Higher education institutions covering colleges and universities face budgetary challenges encompassing the reduction in the annual budget of public institutions from the decreased appropriation of the state government and decline in revenue generation from investment in private institutions; reallocation and rationalization of their areas of spending to meet the decreasing budget; and improving accountability practices. These challenges have a number of implications for higher education such as increasing the tuition fee burden of students, limiting student welfare services, and affecting quality of education.
The economic recession greatly felt by almost all the states since 2003 have strongly affected the budget of higher education institutions. In the case of state-run colleges and universities, these experienced unprecedented decreases in the budget appropriations of the state allotted to education. Although, it has always been difficult to obtain an increase in annual budget and state colleges and universities have previously experienced budget cutbacks, the economic recession has exacerbated the situation leading to the highest levels of decreases to date. (Trombley, 2003)
With regard to private higher education institutions, shifts in the stock market and the slowdown of the economy has resulted to lower returns from its investments that in turn led to a lower budget for allocation (Pratt, 2003). Although investments involve risks and the areas of investments of higher education institutions are always board-approved to prevent reckless investments, the economic recession has heightened the investment risk resulting to varying levels of losses and lower budget of private higher education institutions.
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Due to a lower budget, higher education institutions needed to re-think their areas of budget allocation and look for ways of obtaining additional budget or cutting-back expenditures. One common response to a decrease in budget is to raise the tuition fee of students in order to raise funds to meet institutional expenses (Trombley, 2003). However, raising the tuition fee creates other problems. Since higher education institutions cut back on welfare services such as scholarships, they cannot support students experiencing hardships in meeting the increased tuition.
This is a problem in both private and public higher education institutions. Another solution to the decrease in budget is the reorganization of the administrative and academic personnel that in turn involves curriculum changes to remove or downsize courses with smaller number of enrollees (Pratt, 2003). Again, this creates new problems. Motivation for administrative and academic personnel decreases and education of students enrolled in the affected courses suffer. Overall, quality of education suffers with the solution applied to the decrease in budget.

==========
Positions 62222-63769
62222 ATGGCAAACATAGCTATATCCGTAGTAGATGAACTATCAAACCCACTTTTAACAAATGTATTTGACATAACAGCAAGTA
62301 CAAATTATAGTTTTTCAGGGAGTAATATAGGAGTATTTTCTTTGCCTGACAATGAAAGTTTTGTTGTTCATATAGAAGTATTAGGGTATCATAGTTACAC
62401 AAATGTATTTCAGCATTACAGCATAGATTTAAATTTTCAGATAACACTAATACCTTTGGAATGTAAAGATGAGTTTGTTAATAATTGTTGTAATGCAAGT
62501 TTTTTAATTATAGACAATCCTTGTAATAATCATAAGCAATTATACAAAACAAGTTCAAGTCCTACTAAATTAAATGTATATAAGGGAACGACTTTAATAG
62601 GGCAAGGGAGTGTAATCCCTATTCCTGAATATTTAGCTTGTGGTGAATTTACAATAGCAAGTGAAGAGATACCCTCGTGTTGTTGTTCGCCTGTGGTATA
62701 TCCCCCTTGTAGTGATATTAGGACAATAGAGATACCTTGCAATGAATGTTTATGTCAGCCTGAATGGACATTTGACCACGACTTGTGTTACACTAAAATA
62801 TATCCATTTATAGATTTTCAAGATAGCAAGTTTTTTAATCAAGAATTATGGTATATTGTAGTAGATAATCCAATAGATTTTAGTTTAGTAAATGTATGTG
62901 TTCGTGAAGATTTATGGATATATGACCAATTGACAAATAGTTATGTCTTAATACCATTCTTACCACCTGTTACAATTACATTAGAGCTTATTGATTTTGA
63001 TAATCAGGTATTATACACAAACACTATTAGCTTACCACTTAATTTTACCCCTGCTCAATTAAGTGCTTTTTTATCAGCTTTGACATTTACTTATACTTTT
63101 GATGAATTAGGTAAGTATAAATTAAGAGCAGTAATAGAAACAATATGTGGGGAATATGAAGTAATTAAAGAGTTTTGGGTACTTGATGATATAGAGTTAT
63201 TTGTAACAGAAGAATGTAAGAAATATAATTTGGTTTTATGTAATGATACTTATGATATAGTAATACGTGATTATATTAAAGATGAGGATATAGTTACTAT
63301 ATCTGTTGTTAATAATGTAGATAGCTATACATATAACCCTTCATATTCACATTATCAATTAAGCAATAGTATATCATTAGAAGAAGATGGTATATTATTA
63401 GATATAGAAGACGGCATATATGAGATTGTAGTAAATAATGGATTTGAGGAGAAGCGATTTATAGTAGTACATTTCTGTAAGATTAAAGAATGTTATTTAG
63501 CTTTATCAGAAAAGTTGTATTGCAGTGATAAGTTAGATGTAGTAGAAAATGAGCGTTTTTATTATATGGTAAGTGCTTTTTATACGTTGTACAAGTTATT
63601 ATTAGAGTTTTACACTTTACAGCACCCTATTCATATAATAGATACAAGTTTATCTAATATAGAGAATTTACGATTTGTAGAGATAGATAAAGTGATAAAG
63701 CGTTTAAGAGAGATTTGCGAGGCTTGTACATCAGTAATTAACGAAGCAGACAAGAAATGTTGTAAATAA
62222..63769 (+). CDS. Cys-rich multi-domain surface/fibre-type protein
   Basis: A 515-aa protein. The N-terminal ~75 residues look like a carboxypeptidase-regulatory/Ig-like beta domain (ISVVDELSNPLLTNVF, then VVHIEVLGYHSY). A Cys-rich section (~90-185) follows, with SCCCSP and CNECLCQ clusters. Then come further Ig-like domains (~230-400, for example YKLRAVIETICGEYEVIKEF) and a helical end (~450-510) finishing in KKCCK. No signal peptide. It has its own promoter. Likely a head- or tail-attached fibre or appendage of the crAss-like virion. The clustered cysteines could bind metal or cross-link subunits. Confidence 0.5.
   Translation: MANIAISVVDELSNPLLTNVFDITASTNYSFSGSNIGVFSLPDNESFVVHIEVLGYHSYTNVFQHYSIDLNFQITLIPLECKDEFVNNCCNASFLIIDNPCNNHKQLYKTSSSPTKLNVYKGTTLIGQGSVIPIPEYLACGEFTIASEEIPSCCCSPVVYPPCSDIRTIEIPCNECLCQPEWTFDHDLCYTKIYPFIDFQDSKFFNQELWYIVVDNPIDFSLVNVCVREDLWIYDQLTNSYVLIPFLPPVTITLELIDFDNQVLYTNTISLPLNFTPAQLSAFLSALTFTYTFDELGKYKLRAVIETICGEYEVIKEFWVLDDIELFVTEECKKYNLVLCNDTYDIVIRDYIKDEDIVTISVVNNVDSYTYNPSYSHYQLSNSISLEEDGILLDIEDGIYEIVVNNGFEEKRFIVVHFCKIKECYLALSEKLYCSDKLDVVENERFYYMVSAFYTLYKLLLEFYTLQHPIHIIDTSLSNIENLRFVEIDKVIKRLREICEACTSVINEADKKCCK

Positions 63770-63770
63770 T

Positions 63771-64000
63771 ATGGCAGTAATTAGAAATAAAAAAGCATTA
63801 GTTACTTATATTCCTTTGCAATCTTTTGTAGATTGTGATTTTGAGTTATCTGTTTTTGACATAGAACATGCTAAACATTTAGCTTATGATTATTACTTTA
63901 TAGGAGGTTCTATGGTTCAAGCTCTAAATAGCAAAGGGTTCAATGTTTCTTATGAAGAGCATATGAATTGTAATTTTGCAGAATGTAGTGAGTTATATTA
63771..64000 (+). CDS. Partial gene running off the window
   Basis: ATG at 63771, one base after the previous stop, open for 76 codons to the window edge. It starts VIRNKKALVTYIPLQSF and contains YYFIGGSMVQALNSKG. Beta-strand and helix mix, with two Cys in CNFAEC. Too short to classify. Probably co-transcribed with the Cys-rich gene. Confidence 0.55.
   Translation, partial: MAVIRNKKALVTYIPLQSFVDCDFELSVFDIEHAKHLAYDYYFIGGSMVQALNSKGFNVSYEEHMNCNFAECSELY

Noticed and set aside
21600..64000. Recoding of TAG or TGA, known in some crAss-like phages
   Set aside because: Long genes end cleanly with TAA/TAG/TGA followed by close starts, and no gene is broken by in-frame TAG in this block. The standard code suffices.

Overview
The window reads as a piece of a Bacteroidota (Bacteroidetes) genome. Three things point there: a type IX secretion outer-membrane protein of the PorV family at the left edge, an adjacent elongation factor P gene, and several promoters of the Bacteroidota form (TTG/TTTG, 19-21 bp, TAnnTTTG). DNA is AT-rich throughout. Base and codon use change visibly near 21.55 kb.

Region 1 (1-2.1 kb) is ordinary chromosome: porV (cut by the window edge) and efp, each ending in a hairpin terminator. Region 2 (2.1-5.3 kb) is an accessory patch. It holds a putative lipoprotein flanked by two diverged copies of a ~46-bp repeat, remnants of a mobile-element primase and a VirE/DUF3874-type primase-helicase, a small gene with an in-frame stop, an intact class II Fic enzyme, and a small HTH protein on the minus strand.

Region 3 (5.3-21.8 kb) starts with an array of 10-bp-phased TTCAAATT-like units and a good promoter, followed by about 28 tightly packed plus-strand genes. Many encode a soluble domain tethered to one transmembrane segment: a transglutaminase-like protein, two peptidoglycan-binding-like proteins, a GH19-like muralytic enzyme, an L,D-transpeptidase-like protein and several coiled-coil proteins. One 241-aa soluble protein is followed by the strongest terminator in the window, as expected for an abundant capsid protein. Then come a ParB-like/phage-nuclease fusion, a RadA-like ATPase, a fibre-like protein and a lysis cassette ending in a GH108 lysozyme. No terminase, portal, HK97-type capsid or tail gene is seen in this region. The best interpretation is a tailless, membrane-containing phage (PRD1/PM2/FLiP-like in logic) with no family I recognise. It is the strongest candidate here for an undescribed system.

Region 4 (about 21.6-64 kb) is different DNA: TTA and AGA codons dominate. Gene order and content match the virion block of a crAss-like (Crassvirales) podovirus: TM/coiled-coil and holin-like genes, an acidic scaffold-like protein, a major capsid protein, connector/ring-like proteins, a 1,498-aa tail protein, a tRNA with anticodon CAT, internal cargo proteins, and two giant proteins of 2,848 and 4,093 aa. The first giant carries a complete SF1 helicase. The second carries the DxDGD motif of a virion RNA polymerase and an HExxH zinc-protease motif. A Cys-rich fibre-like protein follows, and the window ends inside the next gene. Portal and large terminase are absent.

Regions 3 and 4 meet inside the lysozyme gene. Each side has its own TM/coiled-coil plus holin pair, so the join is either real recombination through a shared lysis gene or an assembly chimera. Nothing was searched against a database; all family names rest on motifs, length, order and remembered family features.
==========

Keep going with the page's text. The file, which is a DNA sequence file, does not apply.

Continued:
Apart from the problems of decreases in budget and reallocation of limited resources, higher education institutions also face the problem of in efficient budget allocation and accountability problems. Inefficient budget allocation means non-optimization of financial resources because of overlapping tasks, bureaucratic systems, poor maintenance of assets, and other causes of inefficiencies in budget allocation and spending. Moreover, poor accounting systems also open opportunities for corruption and other means of resource wastage. (Pratt, 2003)
In private higher education institutions, poor and high-risk investment decision eventually affects its budget while resource wastage in public higher institutions also affects its budget. Even if higher education institutions have sufficient budget, this does not necessarily mean that these experience the maximum benefit from its financial resources.
As such, there is room for improvements in the methods of allocating financial resources that involves not only the implementation of budgeting and accounting standards but also changes in decision-making processes.
Pratt, L. R. (2003). Will budget troubles restructure higher education?. Academe Online, January-February. Retrieved March 20, 2008, from http://www.aaup.org/AAUP/pubsres/academe/2003/JF/Feat/Prat.htm.
Trombley, W. (2003). The rising price of higher education. National Center for Public Policy and Higher Education. Retrieved March 20, 2008, from http://www.highereducation.org/reports/affordability_supplement/affordability_1.shtml.
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